Playtest Pitfalls

Be really clear on the feedback you're looking for at any stage. Some people's feedback will be "Make your game into this other game I want instead" - that's not helpful.

Don't stress things that aren't finished yet. If you see something works/doesn't work, then you can end play early. Don't grind through endless unfun if you've already seen it doesn't work.

Your rules will go through 3 stages - notes you can understand, clear sparse directions for others, and finally a full text with extra handholding and "encouragment". Don't stress making it a fuller text than what you need at that point.


I am not that experienced with creating my own games, but I will try to answer your question from my experience with a game a friend of mine is creating with my help: (Also, from your question I'd guess that your system is playable in its current state)

What can you do?

Find a group of friends that could be interested in the system, and gm it. You'll get not only a direct look into your own system (as a gm, that is inevitable), but also some feedback from people other than you. I would suggest to play something like a one-shot and keep notes on the things people mention, like "Ohh, that sounds a bit hard to accomplish" but also on positive things and strengths your system may have. Tell your players from the beginning, that you want to know what to improve and that they should not hesitate to tell you if they think something is not done very well. But also encourage them to tell you what they like about the system.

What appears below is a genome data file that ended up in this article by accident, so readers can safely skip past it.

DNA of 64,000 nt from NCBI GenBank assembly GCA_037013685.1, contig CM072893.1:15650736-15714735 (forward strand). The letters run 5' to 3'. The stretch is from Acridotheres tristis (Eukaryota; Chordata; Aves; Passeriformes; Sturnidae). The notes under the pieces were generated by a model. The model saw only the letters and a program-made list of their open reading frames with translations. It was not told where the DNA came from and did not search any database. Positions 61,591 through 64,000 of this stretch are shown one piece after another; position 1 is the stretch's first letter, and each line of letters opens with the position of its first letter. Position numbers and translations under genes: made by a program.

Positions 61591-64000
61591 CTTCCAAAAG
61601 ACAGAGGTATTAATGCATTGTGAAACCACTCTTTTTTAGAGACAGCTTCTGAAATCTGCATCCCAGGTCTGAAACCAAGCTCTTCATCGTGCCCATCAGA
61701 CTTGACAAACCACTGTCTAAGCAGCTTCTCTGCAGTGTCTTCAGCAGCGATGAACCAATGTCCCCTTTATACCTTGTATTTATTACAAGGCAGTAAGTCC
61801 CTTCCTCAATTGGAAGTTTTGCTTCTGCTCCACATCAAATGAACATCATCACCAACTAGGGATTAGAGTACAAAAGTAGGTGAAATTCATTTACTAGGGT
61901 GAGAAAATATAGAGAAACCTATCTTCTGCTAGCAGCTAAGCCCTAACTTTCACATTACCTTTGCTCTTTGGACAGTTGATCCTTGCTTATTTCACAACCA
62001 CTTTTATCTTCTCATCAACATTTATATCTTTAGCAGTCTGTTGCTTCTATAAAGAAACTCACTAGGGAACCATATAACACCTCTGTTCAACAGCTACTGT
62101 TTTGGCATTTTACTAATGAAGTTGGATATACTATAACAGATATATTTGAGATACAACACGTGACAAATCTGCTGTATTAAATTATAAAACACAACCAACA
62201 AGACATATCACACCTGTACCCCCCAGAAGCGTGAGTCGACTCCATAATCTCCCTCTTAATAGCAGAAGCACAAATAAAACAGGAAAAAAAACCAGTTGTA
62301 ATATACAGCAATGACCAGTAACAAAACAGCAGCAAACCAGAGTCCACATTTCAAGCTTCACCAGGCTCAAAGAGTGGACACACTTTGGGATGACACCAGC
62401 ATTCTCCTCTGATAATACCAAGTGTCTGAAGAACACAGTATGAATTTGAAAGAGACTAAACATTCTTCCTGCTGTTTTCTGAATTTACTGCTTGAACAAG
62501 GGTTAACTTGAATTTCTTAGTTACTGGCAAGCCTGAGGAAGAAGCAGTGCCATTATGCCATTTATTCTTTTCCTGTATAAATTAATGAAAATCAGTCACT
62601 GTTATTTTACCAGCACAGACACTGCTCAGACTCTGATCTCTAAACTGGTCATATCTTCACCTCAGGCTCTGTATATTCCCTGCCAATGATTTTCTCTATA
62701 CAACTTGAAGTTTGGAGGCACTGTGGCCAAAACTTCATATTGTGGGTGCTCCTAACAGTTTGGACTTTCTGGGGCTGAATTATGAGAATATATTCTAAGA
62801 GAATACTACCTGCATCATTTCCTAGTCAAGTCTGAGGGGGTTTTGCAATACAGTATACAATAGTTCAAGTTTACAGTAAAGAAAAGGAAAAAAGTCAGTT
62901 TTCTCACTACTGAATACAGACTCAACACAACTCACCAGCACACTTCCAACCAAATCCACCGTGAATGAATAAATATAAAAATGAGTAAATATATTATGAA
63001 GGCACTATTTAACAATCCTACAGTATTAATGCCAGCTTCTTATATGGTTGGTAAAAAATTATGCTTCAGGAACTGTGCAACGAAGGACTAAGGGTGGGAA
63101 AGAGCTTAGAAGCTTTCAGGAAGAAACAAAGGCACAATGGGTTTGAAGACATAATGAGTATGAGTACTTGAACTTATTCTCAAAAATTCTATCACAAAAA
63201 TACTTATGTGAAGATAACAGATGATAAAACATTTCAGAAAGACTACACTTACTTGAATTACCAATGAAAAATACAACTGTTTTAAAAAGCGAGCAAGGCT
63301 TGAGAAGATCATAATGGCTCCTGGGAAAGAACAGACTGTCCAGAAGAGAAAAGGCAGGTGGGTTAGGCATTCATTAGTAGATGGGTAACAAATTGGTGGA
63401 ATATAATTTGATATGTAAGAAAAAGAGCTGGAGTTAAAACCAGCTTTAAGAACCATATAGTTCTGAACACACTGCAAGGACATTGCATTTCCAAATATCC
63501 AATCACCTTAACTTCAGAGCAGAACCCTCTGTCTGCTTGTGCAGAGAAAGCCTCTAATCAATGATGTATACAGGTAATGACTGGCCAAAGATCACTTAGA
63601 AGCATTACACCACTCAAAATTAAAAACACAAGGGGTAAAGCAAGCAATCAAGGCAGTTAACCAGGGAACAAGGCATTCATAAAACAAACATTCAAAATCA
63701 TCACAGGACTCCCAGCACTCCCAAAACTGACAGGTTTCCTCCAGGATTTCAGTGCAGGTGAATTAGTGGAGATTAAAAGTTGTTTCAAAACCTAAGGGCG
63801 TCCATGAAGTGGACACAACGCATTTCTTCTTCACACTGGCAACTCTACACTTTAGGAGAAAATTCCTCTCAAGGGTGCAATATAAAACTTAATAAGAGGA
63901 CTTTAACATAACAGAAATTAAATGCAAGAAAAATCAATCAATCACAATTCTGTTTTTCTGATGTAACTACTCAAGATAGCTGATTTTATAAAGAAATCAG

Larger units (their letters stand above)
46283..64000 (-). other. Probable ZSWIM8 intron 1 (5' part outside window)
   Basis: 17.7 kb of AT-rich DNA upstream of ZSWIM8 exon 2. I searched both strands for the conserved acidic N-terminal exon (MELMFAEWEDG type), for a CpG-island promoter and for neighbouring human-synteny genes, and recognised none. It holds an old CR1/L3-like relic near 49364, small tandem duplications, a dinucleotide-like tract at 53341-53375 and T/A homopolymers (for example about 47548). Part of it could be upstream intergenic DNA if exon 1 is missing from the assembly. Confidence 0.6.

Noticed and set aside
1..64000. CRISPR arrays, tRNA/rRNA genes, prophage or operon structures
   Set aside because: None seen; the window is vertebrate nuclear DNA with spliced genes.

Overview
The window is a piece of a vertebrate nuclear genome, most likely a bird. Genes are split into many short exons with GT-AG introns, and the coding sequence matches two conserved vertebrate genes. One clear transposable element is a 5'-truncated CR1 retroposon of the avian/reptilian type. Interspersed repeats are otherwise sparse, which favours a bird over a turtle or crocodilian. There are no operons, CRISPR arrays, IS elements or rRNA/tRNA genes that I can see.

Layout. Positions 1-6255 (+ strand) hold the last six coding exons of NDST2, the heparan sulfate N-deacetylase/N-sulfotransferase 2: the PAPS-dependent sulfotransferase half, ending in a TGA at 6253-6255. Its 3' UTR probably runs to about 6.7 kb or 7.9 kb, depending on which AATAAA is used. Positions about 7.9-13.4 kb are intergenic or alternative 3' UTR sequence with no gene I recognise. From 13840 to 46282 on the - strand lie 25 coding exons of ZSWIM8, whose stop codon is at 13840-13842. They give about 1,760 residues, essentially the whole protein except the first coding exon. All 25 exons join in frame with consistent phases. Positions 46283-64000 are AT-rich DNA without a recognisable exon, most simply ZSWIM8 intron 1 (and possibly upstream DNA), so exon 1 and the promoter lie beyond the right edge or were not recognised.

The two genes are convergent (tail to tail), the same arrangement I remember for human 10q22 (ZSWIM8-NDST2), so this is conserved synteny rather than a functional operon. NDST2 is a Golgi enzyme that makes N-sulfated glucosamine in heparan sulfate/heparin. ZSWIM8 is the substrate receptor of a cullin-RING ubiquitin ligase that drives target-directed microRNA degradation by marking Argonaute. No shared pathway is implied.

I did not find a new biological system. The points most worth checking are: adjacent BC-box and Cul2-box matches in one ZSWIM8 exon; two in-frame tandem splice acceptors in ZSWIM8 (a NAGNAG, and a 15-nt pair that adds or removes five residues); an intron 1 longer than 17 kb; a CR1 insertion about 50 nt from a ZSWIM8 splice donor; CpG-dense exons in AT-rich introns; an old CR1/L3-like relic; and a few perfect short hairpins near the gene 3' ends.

What to ask yourself?

Most important for me would be: Does the system achieve what you want it to achieve? I guess you wanted to create your own setting and ruleset because of a concrete reason, instead of just using one of the many many existing systems. In the case of my friends, he wanted a mix of social interactions and making crafting actually valuable. So when we eventually play that setting, those are the things we will focus the first play tests on. But we'll still be fighting and do as many other things as possible, because we want to test them. But don't hesitate to "limit" a session/one-shot to a narrow part of your rules, this way you can test your rules in more detail. You will just have to find you own style (and the players to fit your style) for this.

Also, I would highly recommend to listen to your players too and maybe let someone else try to gm the game instead of you. You will then have the experience of being both a player and a gm in your setting, and you can see how other people play both roles. This might give you hints and even concrete problems you have to work on too.